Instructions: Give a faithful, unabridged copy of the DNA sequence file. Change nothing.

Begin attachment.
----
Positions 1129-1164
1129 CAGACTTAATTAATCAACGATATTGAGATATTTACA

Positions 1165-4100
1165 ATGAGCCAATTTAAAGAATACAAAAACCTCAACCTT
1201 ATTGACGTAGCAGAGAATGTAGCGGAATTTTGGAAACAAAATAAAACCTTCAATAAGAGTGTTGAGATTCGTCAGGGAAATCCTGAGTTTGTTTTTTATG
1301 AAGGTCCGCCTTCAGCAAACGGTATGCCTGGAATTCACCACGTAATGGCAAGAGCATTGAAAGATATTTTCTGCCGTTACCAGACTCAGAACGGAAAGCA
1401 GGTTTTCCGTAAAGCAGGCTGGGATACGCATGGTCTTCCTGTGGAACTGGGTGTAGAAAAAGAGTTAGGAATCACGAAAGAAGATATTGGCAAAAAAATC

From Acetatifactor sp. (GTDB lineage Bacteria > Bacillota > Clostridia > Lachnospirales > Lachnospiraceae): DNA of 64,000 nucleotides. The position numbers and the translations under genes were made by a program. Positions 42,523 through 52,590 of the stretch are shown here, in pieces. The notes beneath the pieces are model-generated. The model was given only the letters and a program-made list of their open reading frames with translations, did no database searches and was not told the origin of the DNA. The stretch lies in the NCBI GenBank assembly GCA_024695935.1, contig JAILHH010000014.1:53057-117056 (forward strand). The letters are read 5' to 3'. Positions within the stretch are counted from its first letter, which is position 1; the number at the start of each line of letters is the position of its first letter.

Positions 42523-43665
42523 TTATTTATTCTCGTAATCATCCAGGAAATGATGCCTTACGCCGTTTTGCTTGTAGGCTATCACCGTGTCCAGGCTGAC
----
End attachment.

Positions 1129-1164
1129 CAGACTTAATTAATCAACGATATTGAGATATTTACA

Positions 1165-4100
1165 ATGAGCCAATTTAAAGAATACAAAAACCTCAACCTT
1201 ATTGACGTAGCAGAGAATGTAGCGGAATTTTGGAAACAAAATAAAACCTTCAATAAGAGTGTTGAGATTCGTCAGGGAAATCCTGAGTTTGTTTTTTATG
1301 AAGGTCCGCCTTCAGCAAACGGTATGCCTGGAATTCACCACGTAATGGCAAGAGCATTGAAAGATATTTTCTGCCGTTACCAGACTCAGAACGGAAAGCA
1401 GGTTTTCCGTAAAGCAGGCTGGGATACGCATGGTCTTCCTGTGGAACTGGGTGTAGAAAAAGAGTTAGGAATCACGAAAGAAGATATTGGCAAAAAAATC

From Acetatifactor sp. (GTDB lineage Bacteria > Bacillota > Clostridia > Lachnospirales > Lachnospiraceae): DNA of 64,000 nucleotides. The position numbers and the translations under genes were made by a program. Positions 42,523 through 52,590 of the stretch are shown here, in pieces. The notes beneath the pieces are model-generated. The model was given only the letters and a program-made list of their open reading frames with translations, did no database searches and was not told the origin of the DNA. The stretch lies in the NCBI GenBank assembly GCA_024695935.1, contig JAILHH010000014.1:53057-117056 (forward strand). The letters are read 5' to 3'. Positions within the stretch are counted from its first letter, which is position 1; the number at the start of each line of letters is the position of its first letter.

Positions 42523-43665
42523 TTATTTATTCTCGTAATCATCCAGGAAATGATGCCTTACGCCGTTTTGCTTGTAGGCTATCACCGTGTCCAGGCTGAC